‘No possibility’ of a bidding war for SNC-Lavalin’s slice of the 407

Buyers are suddenly kicking the tires on the Highway 407 toll road in Ontario months after SNC-Lavalin Group Inc. announced it would sell part of its stake, but the Montreal-based engineering and construction giant stands to lose money from the wider interest.

SNC-Lavalin last week revealed that its proposed sale of 10.01 per cent of the 407 to the Ontario Municipal Employees Retirement System for $3.25 billion precludes the possibility of a bidding war, and also puts the company on the hook for a 2.5-per-cent break fee, around $75 to $80 million, if the deal falls apart.

The terms of the deal befuddled investors and analysts alike, and underscored how SNC-Lavalin’s debt has ballooned to threatening levels even though looming federal criminal charges have stolen most of the attention surrounding the company. As a result of its debt, SNC-Lavalin prioritized closing a sale to inject badly needed cash onto its balance sheet and pare what it owes to a more manageable level.

On an earnings call last Thursday, an analyst asked about the potential to receive higher bids on the 407.

“Contractually, there’s no possibility of that,” Sylvain Girard, chief financial officer of SNC-Lavalin said.

The analyst asked about higher bids a second time, and Girard repeated his answer. Earlier in the day, an investor had asked management the same question at the annual general meeting and received the same answer.

The company said the sale will close in June and the price would be about $3.25 billion.

The 407, which girdles the Greater Toronto Area, generated $41.9 million in cash for SNC in the first quarter of 2019, up 10 per cent from last year.

The Ontario provincial government built the highway in the 1990s to bypass Toronto to the north and help ease traffic through the city. In 1999, it leased the highway for 99 years for $3.1 billion to several private companies — one of the largest privatizations of public infrastructure at the time.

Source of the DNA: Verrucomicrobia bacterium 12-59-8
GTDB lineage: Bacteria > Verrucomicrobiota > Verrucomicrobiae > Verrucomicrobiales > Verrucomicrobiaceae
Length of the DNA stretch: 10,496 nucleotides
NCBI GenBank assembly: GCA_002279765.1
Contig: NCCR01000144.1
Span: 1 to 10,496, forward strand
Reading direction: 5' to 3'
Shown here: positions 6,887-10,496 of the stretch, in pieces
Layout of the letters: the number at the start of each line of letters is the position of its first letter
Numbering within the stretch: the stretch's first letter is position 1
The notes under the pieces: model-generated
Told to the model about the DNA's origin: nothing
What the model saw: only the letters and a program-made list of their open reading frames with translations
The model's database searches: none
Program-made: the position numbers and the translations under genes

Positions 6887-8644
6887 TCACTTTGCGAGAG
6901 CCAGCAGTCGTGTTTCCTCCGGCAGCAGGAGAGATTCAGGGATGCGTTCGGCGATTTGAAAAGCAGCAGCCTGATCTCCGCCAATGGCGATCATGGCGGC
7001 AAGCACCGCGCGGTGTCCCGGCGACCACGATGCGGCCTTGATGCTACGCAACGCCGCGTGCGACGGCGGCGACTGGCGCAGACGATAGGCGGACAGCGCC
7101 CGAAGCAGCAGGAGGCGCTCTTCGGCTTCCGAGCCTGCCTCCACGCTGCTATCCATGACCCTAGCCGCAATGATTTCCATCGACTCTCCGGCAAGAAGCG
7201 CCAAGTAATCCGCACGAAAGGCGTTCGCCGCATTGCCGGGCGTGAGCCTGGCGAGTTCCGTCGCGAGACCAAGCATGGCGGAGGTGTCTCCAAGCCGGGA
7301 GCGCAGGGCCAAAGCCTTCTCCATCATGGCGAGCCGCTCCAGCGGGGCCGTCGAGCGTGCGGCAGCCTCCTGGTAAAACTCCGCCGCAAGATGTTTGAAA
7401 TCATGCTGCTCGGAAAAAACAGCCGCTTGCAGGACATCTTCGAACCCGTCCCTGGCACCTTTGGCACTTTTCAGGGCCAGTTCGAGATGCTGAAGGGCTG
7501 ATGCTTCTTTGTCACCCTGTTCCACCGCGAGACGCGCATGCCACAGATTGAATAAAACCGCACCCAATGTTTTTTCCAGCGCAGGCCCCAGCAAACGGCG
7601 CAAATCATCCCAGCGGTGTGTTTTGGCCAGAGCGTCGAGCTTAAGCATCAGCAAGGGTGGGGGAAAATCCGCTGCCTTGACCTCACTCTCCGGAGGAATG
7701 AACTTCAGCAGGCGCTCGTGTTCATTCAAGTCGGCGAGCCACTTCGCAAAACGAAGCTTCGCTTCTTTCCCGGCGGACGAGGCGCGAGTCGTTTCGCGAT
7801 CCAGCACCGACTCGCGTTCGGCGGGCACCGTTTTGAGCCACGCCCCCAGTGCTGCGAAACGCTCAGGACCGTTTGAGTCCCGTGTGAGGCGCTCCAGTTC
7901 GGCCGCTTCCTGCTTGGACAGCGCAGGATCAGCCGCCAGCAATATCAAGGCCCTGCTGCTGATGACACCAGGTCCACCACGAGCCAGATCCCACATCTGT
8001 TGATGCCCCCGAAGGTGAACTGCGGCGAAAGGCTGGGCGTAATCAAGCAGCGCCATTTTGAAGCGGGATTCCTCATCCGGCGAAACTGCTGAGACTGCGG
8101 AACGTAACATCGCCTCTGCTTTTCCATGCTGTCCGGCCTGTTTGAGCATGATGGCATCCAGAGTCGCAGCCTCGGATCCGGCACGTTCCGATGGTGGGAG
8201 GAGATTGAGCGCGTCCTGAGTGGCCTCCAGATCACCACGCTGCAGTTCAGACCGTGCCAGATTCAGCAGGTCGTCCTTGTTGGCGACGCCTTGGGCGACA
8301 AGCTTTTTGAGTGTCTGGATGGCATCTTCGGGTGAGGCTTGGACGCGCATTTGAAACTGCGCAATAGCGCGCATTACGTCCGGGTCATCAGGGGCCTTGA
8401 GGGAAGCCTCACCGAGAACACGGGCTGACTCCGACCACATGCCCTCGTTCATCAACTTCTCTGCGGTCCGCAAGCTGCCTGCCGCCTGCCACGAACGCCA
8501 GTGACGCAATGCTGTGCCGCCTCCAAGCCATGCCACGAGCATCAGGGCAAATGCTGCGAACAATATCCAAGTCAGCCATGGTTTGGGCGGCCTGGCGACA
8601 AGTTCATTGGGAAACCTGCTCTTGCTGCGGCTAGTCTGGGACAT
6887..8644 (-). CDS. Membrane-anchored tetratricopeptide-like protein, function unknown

SNC-Lavalin currently owns 16.77 per cent of the 407 and proposed in April to sell 10.01 per cent to OMERS, with $3 billion due when the deal closes in June, and as much as $250 million in payments over the next decade depending on toll revenues.

But the road’s other owners, subsidiaries of Canada Pension Plan Investment Board and the Spanish firm Ferrovial SA, may exercise a right to match OMERS’ offer, which would force SNC-Lavalin to pay about $75 million to OMERS.

Either way, SNC-Lavalin’s chief executive Neil Bruce assured investors the sale would close in June, and provide enough cash to reduce the company’s recourse and limited recourse debt of roughly $3 billion, and make repayments of $600 million, $350 million and $150 million on three separate loans.

In February, S&P downgraded SNC-Lavalin’s credit rating to BBB-, and the company is operating at the edge of its loan covenants. Earlier this year, it negotiated to increase its allowable net recourse debt to EBITDA ratio to four, and it now stands at 3.9.

An unexpected problem with a mining project in Chile, a dearth of new work in Saudi Arabia, which had been a major market for the company, and weaker-than expected-performance from other sectors all contributed to the company’s woes.

“This sale better soon close, or else the Canadian E&C giant will have to answer to its bankers once again,” Frederic Bastien, a Raymond James analyst, said in a note earlier this month.

Financial Post

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